What you need is a club that is still light but has a stiffer flex, (read our article on ‘What Shaft Flex Should I Use?’) perhaps regular flex, maybe even stiff flex. There is a talented junior at my home club, Parkstone in Dorset, who has a clubhead speed in excess of 100mph and she has an Extra Stiff flex shaft in her driver. 

Flex is important because we are all looking to reduce our shot dispersion, increase accuracy and find fairways consistently. To gain consistency off the tee and into the green, you need club stability, less torque (resistance to twisting) and a shaft kick point to match your swing action. Kick point is the area of a shaft that will bend most during the swing. A low kick point is toward the head, a high kick point is toward the grip, and a mid kick point is near the centre of the shaft. Kick point will influence how the club feels and what trajectory the ball launches at. A low kick point if you want more height and vice versa. 

The longer shaft of a men's driver forces Carly to stand too far away from the ball

(Image credit: carly frost)


Ultimately what I hope you’re realising from reading this article is that there’s an awful lot more to picking a golf club than meets the eye. We are fortunate, in the modern, technology-led era, to have custom-fitting at our fingertips - the ability to get clubs that are perfectly suited to you. 

I believe that stamping a golf club with a ‘men's’ or ‘women's’ label is prehistoric. Spending a lot of time around tour fitting vans has allowed me to see that all the characteristics of golf clubs must be considered, not just gender specific labelling.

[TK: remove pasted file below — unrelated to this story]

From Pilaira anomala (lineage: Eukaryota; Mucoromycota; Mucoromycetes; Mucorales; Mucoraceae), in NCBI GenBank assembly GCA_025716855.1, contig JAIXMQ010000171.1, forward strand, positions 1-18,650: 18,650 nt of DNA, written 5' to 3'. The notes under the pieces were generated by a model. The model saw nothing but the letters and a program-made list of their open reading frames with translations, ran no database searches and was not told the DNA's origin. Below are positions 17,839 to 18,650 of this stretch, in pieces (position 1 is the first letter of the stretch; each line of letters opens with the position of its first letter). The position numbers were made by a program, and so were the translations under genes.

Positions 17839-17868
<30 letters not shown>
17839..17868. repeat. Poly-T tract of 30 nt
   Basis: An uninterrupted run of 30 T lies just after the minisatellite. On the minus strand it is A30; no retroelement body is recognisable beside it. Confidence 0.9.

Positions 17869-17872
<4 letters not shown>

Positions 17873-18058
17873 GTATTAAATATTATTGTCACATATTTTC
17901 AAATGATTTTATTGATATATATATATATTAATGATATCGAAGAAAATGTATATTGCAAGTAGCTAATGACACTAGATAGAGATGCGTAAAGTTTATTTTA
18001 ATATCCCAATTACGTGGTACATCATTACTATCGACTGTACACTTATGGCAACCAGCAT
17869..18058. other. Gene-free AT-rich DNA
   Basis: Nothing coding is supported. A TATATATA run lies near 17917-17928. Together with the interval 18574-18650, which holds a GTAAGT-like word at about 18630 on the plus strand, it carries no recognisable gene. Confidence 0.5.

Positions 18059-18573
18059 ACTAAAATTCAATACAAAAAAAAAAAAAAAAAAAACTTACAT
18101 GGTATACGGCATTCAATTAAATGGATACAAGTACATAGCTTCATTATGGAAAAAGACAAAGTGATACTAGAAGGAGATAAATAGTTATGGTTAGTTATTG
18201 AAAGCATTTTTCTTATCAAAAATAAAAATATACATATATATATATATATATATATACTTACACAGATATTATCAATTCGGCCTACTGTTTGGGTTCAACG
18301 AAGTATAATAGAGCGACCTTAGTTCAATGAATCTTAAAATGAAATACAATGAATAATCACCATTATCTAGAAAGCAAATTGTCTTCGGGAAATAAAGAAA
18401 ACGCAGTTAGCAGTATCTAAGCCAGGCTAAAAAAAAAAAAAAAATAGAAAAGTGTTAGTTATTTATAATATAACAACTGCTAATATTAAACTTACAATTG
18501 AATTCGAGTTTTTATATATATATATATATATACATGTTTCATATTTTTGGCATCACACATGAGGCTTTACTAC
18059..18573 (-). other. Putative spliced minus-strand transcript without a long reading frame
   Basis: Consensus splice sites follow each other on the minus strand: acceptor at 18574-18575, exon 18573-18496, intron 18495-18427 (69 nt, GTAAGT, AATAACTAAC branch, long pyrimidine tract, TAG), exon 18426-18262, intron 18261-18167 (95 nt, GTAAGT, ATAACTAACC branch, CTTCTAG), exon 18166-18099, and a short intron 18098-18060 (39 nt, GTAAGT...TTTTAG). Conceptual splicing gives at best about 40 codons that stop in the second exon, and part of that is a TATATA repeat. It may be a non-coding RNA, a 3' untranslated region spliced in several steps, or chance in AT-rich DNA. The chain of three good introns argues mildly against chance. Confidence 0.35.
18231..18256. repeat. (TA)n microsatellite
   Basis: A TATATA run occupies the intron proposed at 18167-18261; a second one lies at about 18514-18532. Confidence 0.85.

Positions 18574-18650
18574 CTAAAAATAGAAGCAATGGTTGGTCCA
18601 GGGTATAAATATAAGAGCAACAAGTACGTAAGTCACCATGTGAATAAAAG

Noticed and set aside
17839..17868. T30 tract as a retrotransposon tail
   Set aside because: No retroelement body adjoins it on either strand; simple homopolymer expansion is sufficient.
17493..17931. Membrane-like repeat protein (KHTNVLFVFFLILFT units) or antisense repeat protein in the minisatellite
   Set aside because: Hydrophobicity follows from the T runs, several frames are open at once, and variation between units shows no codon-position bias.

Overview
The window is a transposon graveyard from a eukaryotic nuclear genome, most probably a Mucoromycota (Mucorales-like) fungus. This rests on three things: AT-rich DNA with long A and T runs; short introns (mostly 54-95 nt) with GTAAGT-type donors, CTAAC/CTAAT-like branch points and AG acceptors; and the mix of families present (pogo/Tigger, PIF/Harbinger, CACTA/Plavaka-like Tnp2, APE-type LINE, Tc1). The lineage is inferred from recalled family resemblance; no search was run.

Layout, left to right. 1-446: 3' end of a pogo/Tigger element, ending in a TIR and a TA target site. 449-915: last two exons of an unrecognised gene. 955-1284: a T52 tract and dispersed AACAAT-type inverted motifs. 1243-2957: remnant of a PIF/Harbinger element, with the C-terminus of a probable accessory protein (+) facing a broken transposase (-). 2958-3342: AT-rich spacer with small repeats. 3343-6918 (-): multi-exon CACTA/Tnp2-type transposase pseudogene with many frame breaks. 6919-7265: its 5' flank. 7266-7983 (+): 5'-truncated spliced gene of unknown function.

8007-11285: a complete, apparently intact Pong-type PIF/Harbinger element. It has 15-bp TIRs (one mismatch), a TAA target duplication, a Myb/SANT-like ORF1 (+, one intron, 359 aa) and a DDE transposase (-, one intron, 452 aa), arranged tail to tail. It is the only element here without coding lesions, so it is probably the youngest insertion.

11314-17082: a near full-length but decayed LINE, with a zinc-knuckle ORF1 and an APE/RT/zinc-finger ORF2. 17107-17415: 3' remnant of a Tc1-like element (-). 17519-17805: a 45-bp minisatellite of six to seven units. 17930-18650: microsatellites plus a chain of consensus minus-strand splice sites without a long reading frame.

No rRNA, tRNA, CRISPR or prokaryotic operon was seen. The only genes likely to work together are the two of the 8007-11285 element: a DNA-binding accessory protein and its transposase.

Surely it’s time to change how manufacturers think about product and launch a new driver or new set of irons with EVERYONE in mind, knowing that they can deliver a customisable and truly personalised build service to cater for absolutely anyone. Now that would be smart.

Men's irons have longer shafts and thicker grips, as seen side-by-side with a ladies club

(Image credit: Carly Frost)
Carly Frost
Golf Monthly Contributor

Carly Frost is one of the golf industry’s best-known female writers, having worked for golf magazines for over 20 years. As a consistent three-handicapper who plays competitive club golf at Parkstone and the Isle of Purbeck courses in Dorset every week, Carly is well-versed in what lady golfers love. Her passion for golf and skill at writing combine to give her an unbeatable insight into the ladies game.  

Carly’s role at Golf Monthly is to help deliver thorough and accurate ladies equipment reviews, buying advice and comparisons to help you find exactly what you are looking for. So whether it’s the latest driver, set of irons, golf ball, pair of shoes or even an outfit, Carly will help you decide what to buy. Over the years Carly has been fortunate to play some of the greatest courses in the world. Her view ‘from the ladies tee’ is invaluable. She ranks Sea Island, Georgia, USA, where she met her husband, world-renowned golf coach Dan Frost, among her favourite golf resorts. Their aptly-named eight-year-old son Hogan is already hitting the ball as far as Mum and will undoubtedly be a name to watch out for in the future. Carly is a keen competitor and her list of golfing achievements are vast. She is a former winner of the South West of England Ladies Intermediate Championship, a three-time winner of the European Media Masters and she once beat an entire start-sheet of men to the title of Times Corporate World Golf Champion. She has played for both the Dorset and Surrey County Ladies first teams and is known for her excellent track record at matchplay.

Carly holds the ladies course record (68) at her home club Parkstone and her lowest competition round (seven-under-par 65) was carded in the pro-am of the Irish Ladies Open at Killeen Castle, playing alongside Solheim Cup superstar Anna Nordqvist. Although her current handicap index has crept up to 3.7 since Covid she has her sights firmly set on achieving that elusive scratch handicap and hopefully playing for her country when she’s 50.

Carly’s current What's In The Bag? 

Driver: Callaway Epic Max, 10.5° 

Fairway wood: TaylorMade SIM2, 15° 

Hybrids: Titleist TS2, 19°, 21°, 24° 

Irons: Mizuno JPX900, 5-PW 

Wedges: Cleveland RTX, 52°, 56° and 58° 

Putter: Scotty Cameron Futura X5

Ball: 2021 Callaway Ladies SuperSoft